In perhaps the most unsurprising announcement of the year, National has let slip it’s going to maintain its 90 day no rights policy, which basically means your boss can sack you for whatever reason he likes within the first 90 days of your employment.
Don’t be fooled by the spin there’s already a provision for probationary employment in the law provided there is a fair process. National simply wants to remove the fair process.
They’ve softened it a little apparently there are going to be some safety mechanisms to ‘prevent exploitation’, but as usual there’s nothing on their website outlining what this would mean in practice or how a sacked minimum wage worker would enforce their rights.
It’s also been restricted to small businesses with fewer than 20 staff, which are ironically some of the worst employers and where workplace protections are needed the most. This would also apply to seemingly large employers like Subway, whose smaller individual franchisees would be free for example to sack an autistic worker for taking a sip of a free cup of coke. I guess that’s what National means when they talk about â€˜giving opportunities to those at the margins of the labour market’.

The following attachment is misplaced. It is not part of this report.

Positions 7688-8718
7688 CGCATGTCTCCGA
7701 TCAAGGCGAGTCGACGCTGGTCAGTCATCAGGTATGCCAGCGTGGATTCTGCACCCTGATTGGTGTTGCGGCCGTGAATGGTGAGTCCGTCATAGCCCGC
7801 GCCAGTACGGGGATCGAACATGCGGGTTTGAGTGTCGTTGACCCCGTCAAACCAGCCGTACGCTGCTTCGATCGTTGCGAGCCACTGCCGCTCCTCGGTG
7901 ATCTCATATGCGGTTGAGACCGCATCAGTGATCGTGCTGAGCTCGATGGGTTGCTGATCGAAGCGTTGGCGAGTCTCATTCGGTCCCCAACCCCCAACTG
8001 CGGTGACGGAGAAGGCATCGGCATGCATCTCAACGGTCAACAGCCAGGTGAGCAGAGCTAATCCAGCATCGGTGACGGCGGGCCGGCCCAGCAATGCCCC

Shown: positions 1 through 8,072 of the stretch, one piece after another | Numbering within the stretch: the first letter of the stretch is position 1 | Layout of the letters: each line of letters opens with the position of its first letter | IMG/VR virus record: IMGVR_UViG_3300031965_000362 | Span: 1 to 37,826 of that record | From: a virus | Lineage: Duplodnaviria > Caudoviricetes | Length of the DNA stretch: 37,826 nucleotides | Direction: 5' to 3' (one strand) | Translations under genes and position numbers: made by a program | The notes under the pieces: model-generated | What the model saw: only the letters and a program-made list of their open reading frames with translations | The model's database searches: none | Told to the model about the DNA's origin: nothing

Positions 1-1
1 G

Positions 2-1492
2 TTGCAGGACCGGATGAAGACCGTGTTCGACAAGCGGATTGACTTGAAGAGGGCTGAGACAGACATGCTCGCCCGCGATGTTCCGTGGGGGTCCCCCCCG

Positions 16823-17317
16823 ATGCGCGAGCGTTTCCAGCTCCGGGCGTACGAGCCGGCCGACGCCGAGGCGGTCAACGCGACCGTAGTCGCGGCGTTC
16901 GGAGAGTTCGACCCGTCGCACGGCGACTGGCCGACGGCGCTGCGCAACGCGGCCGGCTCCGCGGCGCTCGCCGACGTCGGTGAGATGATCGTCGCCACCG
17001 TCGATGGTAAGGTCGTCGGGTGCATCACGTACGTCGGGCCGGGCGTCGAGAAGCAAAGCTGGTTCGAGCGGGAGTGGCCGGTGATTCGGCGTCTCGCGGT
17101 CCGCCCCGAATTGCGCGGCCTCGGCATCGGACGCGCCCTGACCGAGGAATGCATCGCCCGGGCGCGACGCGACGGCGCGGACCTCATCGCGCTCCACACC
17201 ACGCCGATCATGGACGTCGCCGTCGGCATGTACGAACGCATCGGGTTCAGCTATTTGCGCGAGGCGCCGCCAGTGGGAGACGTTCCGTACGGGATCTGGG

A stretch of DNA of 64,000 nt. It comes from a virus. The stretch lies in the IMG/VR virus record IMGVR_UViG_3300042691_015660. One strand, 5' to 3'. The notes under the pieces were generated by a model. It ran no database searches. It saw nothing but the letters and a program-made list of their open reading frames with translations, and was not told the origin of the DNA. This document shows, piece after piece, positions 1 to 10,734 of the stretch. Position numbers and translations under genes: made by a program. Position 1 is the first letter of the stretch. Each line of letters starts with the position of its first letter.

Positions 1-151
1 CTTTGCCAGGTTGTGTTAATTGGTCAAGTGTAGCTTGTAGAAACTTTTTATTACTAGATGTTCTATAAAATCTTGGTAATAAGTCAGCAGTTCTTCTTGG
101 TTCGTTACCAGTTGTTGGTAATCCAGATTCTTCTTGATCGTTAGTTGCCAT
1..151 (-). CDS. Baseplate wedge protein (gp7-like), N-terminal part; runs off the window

It must be remembered that while all you hear from National these days is criticisms about how hard it is for average Kiwis to buy cheese and pay for petrol, the one workplace policy they’ve come out with would make it harder for workers to improve their pay.
We tried this path before and for most workers it meant wages failed to keep up with the cost of living because their rights at work had been stripped away from them. The result was our low wage economy, our lagging productivity and the opening up of the 30% wage gap with Australia. I’d be interested to hear why National thinks it would be any different this time.
Word is the Nats are going to release some more workplace relations policy over the next couple of weeks while Parliament is in recess. If the past is anything to go by they’ll be nothing more than bullet points filled with say-nothing words like â€˜flexibility’ and â€˜choice’. Call me old-fashioned, but I think working people deserve a little better than that.
[Oh and for anyone tempted to whinge about the personal grievance ‘gravy train’ have a read of this DoL report (PDF). Turns out it’s a myth.]